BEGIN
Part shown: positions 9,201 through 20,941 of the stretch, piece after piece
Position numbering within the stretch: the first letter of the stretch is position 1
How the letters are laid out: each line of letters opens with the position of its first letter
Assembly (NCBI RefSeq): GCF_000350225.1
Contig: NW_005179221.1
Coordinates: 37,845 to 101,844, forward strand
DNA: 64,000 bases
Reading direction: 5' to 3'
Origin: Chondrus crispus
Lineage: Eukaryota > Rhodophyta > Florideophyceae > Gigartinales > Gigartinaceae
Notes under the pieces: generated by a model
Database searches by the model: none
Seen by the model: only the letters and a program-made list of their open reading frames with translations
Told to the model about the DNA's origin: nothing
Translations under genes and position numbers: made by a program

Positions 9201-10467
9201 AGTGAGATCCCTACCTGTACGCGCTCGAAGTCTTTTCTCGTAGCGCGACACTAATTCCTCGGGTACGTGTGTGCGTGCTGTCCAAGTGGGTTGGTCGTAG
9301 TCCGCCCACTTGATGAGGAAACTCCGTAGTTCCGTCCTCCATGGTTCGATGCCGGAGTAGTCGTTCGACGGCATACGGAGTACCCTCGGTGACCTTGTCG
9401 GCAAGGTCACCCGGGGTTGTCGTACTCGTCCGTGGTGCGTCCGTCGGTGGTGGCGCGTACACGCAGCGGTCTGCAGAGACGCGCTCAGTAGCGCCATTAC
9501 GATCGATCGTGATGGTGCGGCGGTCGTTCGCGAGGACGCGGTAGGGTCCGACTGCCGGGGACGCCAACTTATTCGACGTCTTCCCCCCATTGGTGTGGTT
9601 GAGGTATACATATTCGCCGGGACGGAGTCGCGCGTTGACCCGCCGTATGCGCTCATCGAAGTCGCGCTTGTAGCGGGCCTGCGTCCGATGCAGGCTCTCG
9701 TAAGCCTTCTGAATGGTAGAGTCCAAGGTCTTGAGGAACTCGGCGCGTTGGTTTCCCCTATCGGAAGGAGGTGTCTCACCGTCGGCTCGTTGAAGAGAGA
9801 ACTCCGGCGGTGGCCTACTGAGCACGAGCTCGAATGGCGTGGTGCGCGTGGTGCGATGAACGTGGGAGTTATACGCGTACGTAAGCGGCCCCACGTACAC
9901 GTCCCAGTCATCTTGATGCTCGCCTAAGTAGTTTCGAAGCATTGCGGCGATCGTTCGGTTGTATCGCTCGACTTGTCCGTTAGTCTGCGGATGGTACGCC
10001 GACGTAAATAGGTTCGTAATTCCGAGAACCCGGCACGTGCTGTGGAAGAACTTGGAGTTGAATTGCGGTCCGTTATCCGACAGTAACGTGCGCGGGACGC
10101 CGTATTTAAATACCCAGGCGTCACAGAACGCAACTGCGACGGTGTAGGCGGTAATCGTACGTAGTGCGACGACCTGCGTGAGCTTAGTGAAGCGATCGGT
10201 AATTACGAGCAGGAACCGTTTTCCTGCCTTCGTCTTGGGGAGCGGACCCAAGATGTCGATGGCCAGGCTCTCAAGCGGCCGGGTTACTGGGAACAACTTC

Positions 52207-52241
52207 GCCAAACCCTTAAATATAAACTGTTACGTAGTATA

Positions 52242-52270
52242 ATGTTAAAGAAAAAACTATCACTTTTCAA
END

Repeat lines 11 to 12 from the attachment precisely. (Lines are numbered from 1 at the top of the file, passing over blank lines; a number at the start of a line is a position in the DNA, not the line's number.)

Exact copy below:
Notes under the pieces: generated by a model
Database searches by the model: none